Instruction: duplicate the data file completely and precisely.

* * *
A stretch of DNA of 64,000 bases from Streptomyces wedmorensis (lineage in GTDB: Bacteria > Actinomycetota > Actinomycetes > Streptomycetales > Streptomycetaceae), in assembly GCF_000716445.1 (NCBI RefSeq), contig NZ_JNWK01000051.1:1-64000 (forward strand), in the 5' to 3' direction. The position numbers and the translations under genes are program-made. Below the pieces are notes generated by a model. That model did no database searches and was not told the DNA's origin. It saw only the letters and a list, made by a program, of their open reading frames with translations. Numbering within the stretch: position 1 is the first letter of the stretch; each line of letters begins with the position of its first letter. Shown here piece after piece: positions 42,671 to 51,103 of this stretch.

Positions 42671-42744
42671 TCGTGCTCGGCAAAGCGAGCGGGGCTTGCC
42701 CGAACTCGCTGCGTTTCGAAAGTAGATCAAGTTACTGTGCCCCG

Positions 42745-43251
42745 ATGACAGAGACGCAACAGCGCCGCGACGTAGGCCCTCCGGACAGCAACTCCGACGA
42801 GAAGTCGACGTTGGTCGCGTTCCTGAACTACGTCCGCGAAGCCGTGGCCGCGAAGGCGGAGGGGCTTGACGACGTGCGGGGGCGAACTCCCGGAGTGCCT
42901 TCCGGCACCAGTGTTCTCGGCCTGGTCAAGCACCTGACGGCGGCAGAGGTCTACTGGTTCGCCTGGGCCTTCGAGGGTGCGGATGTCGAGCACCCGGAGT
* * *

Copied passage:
A stretch of DNA of 64,000 bases from Streptomyces wedmorensis (lineage in GTDB: Bacteria > Actinomycetota > Actinomycetes > Streptomycetales > Streptomycetaceae), in assembly GCF_000716445.1 (NCBI RefSeq), contig NZ_JNWK01000051.1:1-64000 (forward strand), in the 5' to 3' direction. The position numbers and the translations under genes are program-made. Below the pieces are notes generated by a model. That model did no database searches and was not told the DNA's origin. It saw only the letters and a list, made by a program, of their open reading frames with translations. Numbering within the stretch: position 1 is the first letter of the stretch; each line of letters begins with the position of its first letter. Shown here piece after piece: positions 42,671 to 51,103 of this stretch.

Positions 42671-42744
42671 TCGTGCTCGGCAAAGCGAGCGGGGCTTGCC
42701 CGAACTCGCTGCGTTTCGAAAGTAGATCAAGTTACTGTGCCCCG

Positions 42745-43251
42745 ATGACAGAGACGCAACAGCGCCGCGACGTAGGCCCTCCGGACAGCAACTCCGACGA
42801 GAAGTCGACGTTGGTCGCGTTCCTGAACTACGTCCGCGAAGCCGTGGCCGCGAAGGCGGAGGGGCTTGACGACGTGCGGGGGCGAACTCCCGGAGTGCCT
42901 TCCGGCACCAGTGTTCTCGGCCTGGTCAAGCACCTGACGGCGGCAGAGGTCTACTGGTTCGCCTGGGCCTTCGAGGGTGCGGATGTCGAGCACCCGGAGT